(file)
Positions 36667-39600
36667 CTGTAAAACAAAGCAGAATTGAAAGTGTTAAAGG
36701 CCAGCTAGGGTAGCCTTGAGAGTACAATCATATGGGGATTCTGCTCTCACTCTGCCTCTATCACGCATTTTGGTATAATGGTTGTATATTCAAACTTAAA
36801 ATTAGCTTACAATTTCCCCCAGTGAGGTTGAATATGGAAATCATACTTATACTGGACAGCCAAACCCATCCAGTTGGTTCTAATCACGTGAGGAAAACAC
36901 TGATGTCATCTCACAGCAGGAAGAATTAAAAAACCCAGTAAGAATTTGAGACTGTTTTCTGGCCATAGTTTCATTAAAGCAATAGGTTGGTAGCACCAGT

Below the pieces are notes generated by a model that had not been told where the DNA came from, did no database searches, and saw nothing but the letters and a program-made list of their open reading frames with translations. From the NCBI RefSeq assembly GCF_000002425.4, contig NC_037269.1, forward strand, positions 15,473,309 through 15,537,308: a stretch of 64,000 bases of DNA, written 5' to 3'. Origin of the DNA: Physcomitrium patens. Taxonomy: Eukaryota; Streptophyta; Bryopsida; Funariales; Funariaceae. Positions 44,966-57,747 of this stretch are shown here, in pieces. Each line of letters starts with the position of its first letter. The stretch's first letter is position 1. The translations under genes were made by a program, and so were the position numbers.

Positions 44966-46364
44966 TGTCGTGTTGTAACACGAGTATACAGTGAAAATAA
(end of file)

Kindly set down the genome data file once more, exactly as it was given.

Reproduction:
Positions 36667-39600
36667 CTGTAAAACAAAGCAGAATTGAAAGTGTTAAAGG
36701 CCAGCTAGGGTAGCCTTGAGAGTACAATCATATGGGGATTCTGCTCTCACTCTGCCTCTATCACGCATTTTGGTATAATGGTTGTATATTCAAACTTAAA
36801 ATTAGCTTACAATTTCCCCCAGTGAGGTTGAATATGGAAATCATACTTATACTGGACAGCCAAACCCATCCAGTTGGTTCTAATCACGTGAGGAAAACAC
36901 TGATGTCATCTCACAGCAGGAAGAATTAAAAAACCCAGTAAGAATTTGAGACTGTTTTCTGGCCATAGTTTCATTAAAGCAATAGGTTGGTAGCACCAGT

Below the pieces are notes generated by a model that had not been told where the DNA came from, did no database searches, and saw nothing but the letters and a program-made list of their open reading frames with translations. From the NCBI RefSeq assembly GCF_000002425.4, contig NC_037269.1, forward strand, positions 15,473,309 through 15,537,308: a stretch of 64,000 bases of DNA, written 5' to 3'. Origin of the DNA: Physcomitrium patens. Taxonomy: Eukaryota; Streptophyta; Bryopsida; Funariales; Funariaceae. Positions 44,966-57,747 of this stretch are shown here, in pieces. Each line of letters starts with the position of its first letter. The stretch's first letter is position 1. The translations under genes were made by a program, and so were the position numbers.

Positions 44966-46364
44966 TGTCGTGTTGTAACACGAGTATACAGTGAAAATAA